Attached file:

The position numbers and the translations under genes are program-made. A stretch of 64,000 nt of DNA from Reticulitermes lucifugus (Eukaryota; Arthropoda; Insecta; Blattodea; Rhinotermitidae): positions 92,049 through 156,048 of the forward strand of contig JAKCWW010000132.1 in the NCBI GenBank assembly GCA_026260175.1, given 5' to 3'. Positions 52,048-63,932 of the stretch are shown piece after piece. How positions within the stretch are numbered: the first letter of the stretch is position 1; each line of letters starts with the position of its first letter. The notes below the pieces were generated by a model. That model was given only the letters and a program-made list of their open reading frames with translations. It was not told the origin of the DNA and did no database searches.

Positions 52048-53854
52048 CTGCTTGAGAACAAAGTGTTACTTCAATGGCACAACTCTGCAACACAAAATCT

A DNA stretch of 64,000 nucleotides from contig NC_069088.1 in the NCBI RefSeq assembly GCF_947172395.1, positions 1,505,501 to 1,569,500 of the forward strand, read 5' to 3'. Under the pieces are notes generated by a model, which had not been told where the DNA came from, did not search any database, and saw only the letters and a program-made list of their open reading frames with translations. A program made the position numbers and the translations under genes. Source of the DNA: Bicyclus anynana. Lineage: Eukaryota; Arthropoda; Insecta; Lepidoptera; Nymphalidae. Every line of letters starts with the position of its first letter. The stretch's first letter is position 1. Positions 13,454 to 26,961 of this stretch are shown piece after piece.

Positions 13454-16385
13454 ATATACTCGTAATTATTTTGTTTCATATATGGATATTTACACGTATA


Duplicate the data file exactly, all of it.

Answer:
The position numbers and the translations under genes are program-made. A stretch of 64,000 nt of DNA from Reticulitermes lucifugus (Eukaryota; Arthropoda; Insecta; Blattodea; Rhinotermitidae): positions 92,049 through 156,048 of the forward strand of contig JAKCWW010000132.1 in the NCBI GenBank assembly GCA_026260175.1, given 5' to 3'. Positions 52,048-63,932 of the stretch are shown piece after piece. How positions within the stretch are numbered: the first letter of the stretch is position 1; each line of letters starts with the position of its first letter. The notes below the pieces were generated by a model. That model was given only the letters and a program-made list of their open reading frames with translations. It was not told the origin of the DNA and did no database searches.

Positions 52048-53854
52048 CTGCTTGAGAACAAAGTGTTACTTCAATGGCACAACTCTGCAACACAAAATCT

A DNA stretch of 64,000 nucleotides from contig NC_069088.1 in the NCBI RefSeq assembly GCF_947172395.1, positions 1,505,501 to 1,569,500 of the forward strand, read 5' to 3'. Under the pieces are notes generated by a model, which had not been told where the DNA came from, did not search any database, and saw only the letters and a program-made list of their open reading frames with translations. A program made the position numbers and the translations under genes. Source of the DNA: Bicyclus anynana. Lineage: Eukaryota; Arthropoda; Insecta; Lepidoptera; Nymphalidae. Every line of letters starts with the position of its first letter. The stretch's first letter is position 1. Positions 13,454 to 26,961 of this stretch are shown piece after piece.

Positions 13454-16385
13454 ATATACTCGTAATTATTTTGTTTCATATATGGATATTTACACGTATA